A Magnetic Resonance Imaging Study of the Cerebellar Vermis in Chronically Treated and Treatment-Naïve Children with Attention-Deficit/Hyperactivity Disorder Combined Type

Jesse Bledsoe, Margaret Semrud-Clikeman, Steven R. Pliszka

Research output: Contribution to journalArticle

85 Scopus citations

Abstract

Background: Because of its dense connections to the prefrontal cortex and basal ganglia, the cerebellum is thought to play an important role in cognition. Numerous magnetic resonance imaging (MRI) studies have found abnormalities in the cerebellum in children with attention-deficit/hyperactivity disorder (ADHD). While some studies in animal and human models suggest that certain brain structures are affected by chronic stimulant medication, it is unclear whether the cerebellum is also affected. The purpose of the current study was to determine if cerebellar morphology was different in treatment-naïve versus chronically treated children with ADHD. Methods: There were 32 boys and 15 girls total (N = 47) that comprised three groups: ADHD-combined type (ADHD-C) children with no history of stimulant medication treatment (n = 14), ADHD-C children chronically treated with stimulant medication (n = 18), and typically developing control children (n = 15). Results: Treatment-naïve children with ADHD had significantly smaller area in the posterior inferior vermis (lobules VIII-X) than both chronically treated children with ADHD (p = .004) and typically developing control children (p = .001). No differences were observed between chronically treated children with ADHD and control children. Conclusions: The results from this study suggest that chronic stimulant treatment may normalize the development of important areas of the cerebellar vermis in children with ADHD.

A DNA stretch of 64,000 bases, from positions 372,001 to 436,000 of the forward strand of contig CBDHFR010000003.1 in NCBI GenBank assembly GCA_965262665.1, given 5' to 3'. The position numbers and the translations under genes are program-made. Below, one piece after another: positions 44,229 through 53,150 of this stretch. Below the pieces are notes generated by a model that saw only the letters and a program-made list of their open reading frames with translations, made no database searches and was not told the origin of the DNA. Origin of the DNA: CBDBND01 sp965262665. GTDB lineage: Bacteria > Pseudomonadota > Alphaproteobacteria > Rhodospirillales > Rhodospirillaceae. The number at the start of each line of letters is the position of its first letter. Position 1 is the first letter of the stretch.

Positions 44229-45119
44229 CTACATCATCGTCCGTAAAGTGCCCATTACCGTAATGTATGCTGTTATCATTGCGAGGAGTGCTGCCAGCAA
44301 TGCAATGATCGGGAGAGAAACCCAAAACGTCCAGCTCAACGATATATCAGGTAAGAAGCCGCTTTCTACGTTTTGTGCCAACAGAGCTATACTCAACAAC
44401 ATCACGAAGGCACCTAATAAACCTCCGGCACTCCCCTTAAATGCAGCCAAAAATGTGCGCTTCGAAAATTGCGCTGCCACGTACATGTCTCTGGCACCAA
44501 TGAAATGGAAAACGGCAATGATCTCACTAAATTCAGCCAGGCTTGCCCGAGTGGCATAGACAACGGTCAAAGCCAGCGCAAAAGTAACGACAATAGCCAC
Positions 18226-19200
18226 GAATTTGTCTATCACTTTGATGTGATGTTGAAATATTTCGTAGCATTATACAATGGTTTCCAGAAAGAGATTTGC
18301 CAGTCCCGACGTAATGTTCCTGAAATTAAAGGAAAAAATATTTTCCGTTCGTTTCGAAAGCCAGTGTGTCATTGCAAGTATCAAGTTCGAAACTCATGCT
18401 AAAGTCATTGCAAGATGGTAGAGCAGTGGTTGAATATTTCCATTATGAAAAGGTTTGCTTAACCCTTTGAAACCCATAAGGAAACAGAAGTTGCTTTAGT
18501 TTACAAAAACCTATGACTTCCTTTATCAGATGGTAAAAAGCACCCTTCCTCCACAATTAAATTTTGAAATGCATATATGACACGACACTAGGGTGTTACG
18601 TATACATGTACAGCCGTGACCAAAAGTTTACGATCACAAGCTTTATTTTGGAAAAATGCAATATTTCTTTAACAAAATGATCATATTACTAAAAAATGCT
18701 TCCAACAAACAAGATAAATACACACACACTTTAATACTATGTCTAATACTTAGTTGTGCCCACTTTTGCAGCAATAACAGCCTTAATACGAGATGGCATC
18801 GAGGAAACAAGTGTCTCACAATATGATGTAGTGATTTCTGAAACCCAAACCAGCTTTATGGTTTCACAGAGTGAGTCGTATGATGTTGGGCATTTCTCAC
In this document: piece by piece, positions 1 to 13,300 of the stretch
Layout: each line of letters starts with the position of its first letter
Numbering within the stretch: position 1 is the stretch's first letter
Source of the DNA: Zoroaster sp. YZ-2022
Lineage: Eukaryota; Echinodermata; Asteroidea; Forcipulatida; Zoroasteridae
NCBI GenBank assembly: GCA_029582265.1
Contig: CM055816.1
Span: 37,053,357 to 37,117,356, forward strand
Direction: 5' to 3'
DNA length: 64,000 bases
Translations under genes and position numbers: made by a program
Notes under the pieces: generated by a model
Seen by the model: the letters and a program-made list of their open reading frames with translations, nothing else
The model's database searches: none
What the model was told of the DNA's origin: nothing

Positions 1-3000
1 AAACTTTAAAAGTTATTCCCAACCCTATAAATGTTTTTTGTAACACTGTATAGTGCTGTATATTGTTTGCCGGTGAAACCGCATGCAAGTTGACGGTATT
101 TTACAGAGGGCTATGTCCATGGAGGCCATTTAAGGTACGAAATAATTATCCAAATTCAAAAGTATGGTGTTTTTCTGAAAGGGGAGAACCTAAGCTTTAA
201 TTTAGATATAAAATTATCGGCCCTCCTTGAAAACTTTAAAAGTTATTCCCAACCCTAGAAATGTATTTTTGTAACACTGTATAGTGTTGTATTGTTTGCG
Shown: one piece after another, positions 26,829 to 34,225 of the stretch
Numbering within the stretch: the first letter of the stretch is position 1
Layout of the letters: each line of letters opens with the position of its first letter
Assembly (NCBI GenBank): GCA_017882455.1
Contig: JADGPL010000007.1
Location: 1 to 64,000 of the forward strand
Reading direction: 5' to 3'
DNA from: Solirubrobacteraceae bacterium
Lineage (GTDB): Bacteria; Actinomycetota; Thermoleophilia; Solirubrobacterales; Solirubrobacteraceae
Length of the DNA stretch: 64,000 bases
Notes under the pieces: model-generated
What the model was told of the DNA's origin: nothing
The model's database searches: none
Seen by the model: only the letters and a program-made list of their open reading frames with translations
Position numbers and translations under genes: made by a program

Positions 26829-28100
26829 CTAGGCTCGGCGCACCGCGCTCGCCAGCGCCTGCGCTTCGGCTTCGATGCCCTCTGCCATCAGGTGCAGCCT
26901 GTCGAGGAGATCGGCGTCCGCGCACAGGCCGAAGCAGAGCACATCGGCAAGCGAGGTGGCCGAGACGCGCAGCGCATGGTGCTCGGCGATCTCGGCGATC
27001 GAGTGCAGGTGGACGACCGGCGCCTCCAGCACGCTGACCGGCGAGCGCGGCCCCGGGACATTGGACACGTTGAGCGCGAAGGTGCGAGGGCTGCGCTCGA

Original languageEnglish (US)
Pages (from-to)620-624
Number of pages5
JournalBiological Psychiatry
Volume65
Issue number7
DOIs
StatePublished - Apr 1 2009

    Fingerprint

Keywords

  • ADHD
  • MRI
  • cerebellum
  • medication treatment
  • vermis

ASJC Scopus subject areas

  • Biological Psychiatry

Cite this